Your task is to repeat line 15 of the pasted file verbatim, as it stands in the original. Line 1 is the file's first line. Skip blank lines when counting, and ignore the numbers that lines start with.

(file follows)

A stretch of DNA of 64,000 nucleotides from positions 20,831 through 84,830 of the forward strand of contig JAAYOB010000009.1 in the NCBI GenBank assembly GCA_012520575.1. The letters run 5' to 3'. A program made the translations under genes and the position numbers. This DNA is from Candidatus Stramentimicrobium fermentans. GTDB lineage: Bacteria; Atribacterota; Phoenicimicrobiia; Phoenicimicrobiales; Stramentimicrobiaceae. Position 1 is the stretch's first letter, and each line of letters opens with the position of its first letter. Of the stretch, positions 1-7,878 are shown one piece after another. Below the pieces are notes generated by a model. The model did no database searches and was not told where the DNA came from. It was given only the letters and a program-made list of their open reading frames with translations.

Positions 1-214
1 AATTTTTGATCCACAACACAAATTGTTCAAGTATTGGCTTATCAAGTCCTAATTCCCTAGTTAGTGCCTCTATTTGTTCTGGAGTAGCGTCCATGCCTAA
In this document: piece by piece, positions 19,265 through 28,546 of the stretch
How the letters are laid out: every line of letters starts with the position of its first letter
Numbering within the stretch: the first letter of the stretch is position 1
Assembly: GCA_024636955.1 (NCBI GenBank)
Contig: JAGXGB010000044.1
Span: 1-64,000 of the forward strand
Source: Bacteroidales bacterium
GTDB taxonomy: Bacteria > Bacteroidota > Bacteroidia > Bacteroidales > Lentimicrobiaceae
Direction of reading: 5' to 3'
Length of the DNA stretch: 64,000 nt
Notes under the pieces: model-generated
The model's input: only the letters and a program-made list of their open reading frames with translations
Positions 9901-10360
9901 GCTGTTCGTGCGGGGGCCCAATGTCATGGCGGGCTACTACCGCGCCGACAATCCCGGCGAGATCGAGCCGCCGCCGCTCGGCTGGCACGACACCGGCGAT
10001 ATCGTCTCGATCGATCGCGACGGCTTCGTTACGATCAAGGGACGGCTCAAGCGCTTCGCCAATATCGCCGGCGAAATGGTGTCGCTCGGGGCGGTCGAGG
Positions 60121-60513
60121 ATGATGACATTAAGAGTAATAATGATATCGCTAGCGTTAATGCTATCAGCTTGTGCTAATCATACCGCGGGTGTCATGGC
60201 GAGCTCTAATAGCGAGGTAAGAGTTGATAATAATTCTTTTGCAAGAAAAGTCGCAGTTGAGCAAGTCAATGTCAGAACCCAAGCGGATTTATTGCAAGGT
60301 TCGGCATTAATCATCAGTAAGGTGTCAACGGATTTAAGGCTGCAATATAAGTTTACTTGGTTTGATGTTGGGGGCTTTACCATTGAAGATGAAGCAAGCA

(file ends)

The model's input: only the letters and a program-made list of their open reading frames with translations